“I mentioned people come with a certain self-confidence…,” Hughes started. “Juraj’s shown us an enthusiasm, a self-confidence—not an arrogance, a self-confidence—and a willingness to learn. I think we’ve seen it in moments when he makes a mistake, I think I saw it in Arizona, I saw it a little bit in our home game against the Rangers, where he makes a mistake and we see it affects him, but it never affected him the next game.”

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The other reasons Hughes kept Slafkovsky in Montreal were that he wanted to keep close tabs on him and wanted coach Martin St. Louis and director of development Adam Nicholas to oversee this critical stage of his development versus sending him to the AHL, where the emphasis would be more on scoring.

“We talk weekly to bi-monthly about ‘what do we do here and when is the next step,’ and we had talked about: ‘Are we at that point now where we’re confident with the elements of his game that we’ve been asking him to work on? Where we wanted that consistent reinforcement and feedback that he was getting around here?’” Hughes said.

“We had our eyes on him every day, too. Again, that was a big part of my background as an agent, but I started coaching in college… That’s my passion and background, too, so I wanted to be able to have eyes on him and be able to watch and judge and see that progress…”

Not that the Canadiens weren’t considering sending Slafkovsky down at some point in the near future.

“When we feel like we’ve gotten him to a certain point in Stage 1 of that development, could we have envisioned putting him in the American Hockey League and saying, OK, go play 10 games,” Hughes asked. “But the flipside of it, and concern, was it’s not about offensive production. If we put him in the American Hockey League and then all of the sudden the coaching staff and everyone is expecting him to score and he’s expecting it of himself, then it could be counterproductive.”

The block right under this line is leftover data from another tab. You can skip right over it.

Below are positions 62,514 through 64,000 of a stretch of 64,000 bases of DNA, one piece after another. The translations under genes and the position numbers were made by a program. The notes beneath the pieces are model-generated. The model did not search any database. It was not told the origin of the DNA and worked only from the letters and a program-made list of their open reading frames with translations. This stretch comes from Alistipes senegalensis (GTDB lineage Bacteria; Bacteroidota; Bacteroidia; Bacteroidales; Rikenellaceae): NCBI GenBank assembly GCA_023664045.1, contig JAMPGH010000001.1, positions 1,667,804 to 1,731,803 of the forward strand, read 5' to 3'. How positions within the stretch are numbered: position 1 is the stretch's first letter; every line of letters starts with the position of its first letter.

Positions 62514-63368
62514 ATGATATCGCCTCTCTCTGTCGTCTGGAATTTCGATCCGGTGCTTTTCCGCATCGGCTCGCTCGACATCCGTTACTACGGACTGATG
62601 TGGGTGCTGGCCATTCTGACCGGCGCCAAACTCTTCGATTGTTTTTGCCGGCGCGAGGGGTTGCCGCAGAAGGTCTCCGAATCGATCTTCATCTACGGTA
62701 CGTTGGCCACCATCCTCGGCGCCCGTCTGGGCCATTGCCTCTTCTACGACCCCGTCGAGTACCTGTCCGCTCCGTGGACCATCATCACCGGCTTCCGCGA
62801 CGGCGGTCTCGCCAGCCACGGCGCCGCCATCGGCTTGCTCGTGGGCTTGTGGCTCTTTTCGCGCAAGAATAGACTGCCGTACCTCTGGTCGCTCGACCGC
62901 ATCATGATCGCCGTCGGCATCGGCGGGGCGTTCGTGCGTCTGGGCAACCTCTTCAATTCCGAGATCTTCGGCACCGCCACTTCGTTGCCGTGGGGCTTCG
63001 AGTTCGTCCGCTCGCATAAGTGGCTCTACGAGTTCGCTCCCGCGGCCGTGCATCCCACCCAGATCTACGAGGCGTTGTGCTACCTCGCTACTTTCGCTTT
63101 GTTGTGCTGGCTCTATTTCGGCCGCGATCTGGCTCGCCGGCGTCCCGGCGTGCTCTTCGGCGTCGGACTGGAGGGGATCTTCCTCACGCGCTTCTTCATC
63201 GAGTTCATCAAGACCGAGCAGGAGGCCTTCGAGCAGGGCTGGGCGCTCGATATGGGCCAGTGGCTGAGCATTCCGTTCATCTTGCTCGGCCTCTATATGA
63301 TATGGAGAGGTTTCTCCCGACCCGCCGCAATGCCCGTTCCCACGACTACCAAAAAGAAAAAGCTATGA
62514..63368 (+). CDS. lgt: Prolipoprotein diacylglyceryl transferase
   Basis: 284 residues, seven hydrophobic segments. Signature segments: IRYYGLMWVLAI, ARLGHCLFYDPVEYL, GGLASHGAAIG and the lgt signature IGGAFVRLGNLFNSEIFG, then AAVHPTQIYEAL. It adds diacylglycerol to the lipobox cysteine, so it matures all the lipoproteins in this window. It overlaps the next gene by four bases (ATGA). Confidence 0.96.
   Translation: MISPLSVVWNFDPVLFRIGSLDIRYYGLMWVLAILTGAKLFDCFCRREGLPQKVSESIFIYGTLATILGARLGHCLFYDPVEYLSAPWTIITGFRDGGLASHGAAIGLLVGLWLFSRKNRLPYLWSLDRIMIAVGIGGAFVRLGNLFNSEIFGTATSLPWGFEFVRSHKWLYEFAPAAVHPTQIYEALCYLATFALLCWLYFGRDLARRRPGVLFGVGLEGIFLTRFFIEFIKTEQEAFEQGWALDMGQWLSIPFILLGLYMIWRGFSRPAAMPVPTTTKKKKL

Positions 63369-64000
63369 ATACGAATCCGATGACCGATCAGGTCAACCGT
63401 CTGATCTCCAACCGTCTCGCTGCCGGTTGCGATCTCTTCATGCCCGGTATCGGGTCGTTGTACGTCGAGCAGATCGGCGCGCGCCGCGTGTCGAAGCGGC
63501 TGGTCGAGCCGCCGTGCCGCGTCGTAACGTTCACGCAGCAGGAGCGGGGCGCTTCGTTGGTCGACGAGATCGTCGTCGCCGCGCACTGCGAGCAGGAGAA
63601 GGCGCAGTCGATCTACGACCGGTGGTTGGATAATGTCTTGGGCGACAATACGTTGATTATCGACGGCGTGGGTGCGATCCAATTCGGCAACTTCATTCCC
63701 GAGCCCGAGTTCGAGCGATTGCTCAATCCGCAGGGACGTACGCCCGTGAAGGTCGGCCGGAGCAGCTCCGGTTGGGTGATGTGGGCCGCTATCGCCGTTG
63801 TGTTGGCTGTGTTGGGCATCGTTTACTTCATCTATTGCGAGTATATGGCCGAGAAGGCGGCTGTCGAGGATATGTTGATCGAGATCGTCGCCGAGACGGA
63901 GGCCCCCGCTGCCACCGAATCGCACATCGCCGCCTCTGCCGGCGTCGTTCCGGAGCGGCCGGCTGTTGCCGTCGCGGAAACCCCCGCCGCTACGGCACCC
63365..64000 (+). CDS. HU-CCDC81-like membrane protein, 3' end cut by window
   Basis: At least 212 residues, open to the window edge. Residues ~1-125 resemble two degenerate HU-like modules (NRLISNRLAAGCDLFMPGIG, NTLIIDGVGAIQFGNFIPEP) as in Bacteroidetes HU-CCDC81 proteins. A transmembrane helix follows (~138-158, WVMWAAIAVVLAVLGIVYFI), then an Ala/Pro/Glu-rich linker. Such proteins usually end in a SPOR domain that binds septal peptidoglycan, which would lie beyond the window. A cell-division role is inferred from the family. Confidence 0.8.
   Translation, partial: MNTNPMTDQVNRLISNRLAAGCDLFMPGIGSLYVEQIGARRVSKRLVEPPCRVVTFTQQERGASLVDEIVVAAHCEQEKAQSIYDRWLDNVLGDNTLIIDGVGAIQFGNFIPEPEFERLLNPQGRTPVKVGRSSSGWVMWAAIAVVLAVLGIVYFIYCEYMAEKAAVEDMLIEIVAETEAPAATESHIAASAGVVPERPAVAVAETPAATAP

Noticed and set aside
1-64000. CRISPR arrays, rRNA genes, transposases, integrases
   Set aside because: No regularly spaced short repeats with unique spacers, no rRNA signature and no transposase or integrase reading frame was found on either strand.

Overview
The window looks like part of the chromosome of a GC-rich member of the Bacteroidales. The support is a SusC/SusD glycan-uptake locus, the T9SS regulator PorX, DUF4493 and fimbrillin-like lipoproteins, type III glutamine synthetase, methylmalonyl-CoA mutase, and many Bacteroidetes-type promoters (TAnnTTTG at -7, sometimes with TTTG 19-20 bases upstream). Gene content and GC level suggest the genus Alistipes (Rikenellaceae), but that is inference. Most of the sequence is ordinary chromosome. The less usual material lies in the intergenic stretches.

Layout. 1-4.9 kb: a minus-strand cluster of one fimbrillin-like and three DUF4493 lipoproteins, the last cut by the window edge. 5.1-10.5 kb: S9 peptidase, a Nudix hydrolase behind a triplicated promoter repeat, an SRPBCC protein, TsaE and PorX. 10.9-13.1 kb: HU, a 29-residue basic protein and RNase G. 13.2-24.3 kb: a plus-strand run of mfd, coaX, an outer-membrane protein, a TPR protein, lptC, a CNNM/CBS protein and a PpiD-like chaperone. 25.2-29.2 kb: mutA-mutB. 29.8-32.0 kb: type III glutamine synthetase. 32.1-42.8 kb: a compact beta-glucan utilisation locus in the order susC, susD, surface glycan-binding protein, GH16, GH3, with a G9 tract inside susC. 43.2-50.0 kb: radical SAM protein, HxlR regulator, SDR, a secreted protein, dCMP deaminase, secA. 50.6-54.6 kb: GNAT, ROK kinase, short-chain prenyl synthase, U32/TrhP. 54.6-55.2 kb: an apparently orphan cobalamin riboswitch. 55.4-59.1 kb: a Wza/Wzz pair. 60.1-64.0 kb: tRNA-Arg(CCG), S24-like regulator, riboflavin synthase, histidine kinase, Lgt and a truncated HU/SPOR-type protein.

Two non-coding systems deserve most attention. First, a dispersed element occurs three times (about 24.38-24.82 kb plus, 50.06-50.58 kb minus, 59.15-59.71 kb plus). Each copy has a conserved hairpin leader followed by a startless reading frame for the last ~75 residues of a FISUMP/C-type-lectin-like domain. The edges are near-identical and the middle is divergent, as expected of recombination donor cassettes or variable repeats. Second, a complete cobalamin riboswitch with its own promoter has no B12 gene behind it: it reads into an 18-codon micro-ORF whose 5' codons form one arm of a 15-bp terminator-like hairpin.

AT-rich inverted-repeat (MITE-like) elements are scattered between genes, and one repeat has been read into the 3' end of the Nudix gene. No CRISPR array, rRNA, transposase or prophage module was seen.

Hughes was balancing that reality, and the concern, with wanting to give Slafkovsky the best environment possible to retrain his muscle memory.

“Whether we’re right or wrong, I don’t know, because there is no one path,” he said. “We’re going to go by trial and error as we go through all of this, but we’re coming with a certain background and it’s probably a strength of ours as an organization from management to coaching.”

We’ll find out if that’s accurate over the coming years.

It has to be if the Canadiens are going to get to where Hughes wants to take them.

One thing we can say for sure on this day, though, is that knee injury Slafkovsky suffered in a 2-1 win over the Rangers in New York on Sunday is anything but good for his development.